Janet Albrechtsen’s column in today’s Australian recites the phrase “Latham’s disastrous logging policy”.
By a happy coincidence I have come across the Tasmanian forest industry’s own estimate of the employment consequences of phasing out old growth logging in Tasmania, as Federal Labor was promising to do in 2004. The 2004 study, by forest industry economist Bruce Felmingham on behalf of the Forest Industry Association of Tasmania, projected that 1,345 forestry workers would be displaced by this policy. This estimate was disputed by other stakeholders in the debate, but for the sake of the argument let us assume the estimate to be correct. We then find that Labor’s 2004 proposal for an $800 million forest industry restructuring package would have amounted to $594,795.54 for each displaced worker.
If the forest industry’s forecast exaggerated the employment effect by a factor of two (and industry forecasts of “job losses” from environmental protection decisions typically overestimate them by orders of magnitude) we then find that Latham’s disastrous restructuring package would have inflicted over a million dollars worth of disastrous income support, retraining and re-employment on each worker.
To put this into some sort of perspective, since I was retrenched from my old job on the cusp of Keating’s “recession we had to have” in July 2000, for a small fraction of $594,795.54 I have been able to retrain to the level of a First Class Honours degree and a Ph.D., and be gainfully employed as a consequence in a much more remunerative and satisfying career than when I was receiving a minimum wage to field endless carping complaints from Stalinists, cranks and ASIO provocateurs.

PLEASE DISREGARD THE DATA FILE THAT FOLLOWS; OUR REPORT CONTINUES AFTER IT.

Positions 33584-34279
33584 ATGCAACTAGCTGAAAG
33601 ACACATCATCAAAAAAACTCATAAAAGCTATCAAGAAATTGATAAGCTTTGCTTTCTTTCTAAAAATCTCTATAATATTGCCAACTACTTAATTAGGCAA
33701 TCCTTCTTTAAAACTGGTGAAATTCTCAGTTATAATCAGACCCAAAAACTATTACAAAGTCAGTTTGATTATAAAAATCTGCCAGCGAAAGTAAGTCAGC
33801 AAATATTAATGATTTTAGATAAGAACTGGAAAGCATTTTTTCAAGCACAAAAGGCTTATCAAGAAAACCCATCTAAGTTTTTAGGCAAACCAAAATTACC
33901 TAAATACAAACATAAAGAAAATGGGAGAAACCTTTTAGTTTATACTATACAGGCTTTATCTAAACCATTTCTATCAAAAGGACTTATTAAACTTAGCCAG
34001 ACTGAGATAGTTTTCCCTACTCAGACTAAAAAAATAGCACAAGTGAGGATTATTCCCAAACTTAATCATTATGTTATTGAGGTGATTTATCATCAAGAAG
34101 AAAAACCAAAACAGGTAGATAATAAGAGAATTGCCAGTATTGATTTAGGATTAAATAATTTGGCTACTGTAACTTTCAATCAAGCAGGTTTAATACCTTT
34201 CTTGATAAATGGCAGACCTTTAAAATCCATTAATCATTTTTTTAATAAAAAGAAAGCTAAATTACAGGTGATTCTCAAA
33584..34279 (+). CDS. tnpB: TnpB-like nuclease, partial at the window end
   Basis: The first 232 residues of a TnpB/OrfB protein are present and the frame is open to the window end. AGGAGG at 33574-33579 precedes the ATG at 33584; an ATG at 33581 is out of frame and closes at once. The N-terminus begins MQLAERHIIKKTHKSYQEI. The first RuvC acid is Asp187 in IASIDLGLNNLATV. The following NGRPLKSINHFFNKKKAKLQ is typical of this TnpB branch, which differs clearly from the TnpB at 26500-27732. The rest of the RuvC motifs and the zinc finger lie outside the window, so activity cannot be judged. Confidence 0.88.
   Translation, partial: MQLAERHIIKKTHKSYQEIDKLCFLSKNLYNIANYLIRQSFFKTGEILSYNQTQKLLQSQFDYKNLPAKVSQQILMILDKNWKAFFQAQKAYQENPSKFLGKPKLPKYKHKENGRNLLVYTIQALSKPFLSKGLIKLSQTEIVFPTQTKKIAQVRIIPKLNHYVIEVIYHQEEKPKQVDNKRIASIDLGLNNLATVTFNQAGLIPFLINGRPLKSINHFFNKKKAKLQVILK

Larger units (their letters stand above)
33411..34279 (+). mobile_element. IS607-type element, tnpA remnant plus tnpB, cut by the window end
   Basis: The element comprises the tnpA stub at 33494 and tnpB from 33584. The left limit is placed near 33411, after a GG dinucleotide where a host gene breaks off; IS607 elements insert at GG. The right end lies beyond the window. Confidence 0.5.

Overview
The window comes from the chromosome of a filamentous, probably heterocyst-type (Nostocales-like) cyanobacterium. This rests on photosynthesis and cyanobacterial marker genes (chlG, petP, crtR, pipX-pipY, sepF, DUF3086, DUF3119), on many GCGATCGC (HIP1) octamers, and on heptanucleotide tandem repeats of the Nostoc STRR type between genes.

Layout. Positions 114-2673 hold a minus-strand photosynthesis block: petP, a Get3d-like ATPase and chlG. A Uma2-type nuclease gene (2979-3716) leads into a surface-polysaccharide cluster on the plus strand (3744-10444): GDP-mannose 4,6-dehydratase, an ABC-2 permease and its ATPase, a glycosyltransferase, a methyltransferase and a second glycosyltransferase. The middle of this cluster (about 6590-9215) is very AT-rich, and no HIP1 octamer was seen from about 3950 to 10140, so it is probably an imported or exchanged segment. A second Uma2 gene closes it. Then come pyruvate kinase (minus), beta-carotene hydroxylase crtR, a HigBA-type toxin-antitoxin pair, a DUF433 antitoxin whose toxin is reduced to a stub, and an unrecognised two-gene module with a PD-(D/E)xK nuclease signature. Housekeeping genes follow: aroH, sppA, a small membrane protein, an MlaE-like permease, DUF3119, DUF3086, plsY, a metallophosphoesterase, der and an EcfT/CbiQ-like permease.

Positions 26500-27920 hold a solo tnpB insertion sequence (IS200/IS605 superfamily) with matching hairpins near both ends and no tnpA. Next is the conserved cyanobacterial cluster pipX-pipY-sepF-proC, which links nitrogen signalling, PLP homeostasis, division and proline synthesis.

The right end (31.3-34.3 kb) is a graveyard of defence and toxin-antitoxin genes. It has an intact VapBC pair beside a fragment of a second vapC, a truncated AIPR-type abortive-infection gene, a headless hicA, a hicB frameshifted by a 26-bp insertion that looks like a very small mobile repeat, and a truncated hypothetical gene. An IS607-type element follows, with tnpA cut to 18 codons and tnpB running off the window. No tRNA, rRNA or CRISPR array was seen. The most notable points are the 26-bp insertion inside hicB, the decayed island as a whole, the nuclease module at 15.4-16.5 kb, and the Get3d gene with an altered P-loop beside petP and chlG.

To put it into a perspective which a larger number of readers can identify with, on Saturday night many readers of LP, many readers of The Australian, no doubt a goodly number of Tasmanian forestry workers and perhaps even a few Murdoch press journos will be sitting with their eyes glued to their TV screens, Lotto tickets clutched in their nervous little hands, hoping against all odds that the tumbling numbers will visit upon them a disaster of comparable magnitude to that with which Latham was threatening Tasmanian forestry workers.
Indeed, the only way I can think of to lavish more largesse on Tasmanian forestry workers would be to give each of them a dollar for every time a writer for The Australian has used the phrase “Latham’s disastrous forest/logging policy” since the 2004 election. Even Michael O’Connor would consider that an offer too good to refuse!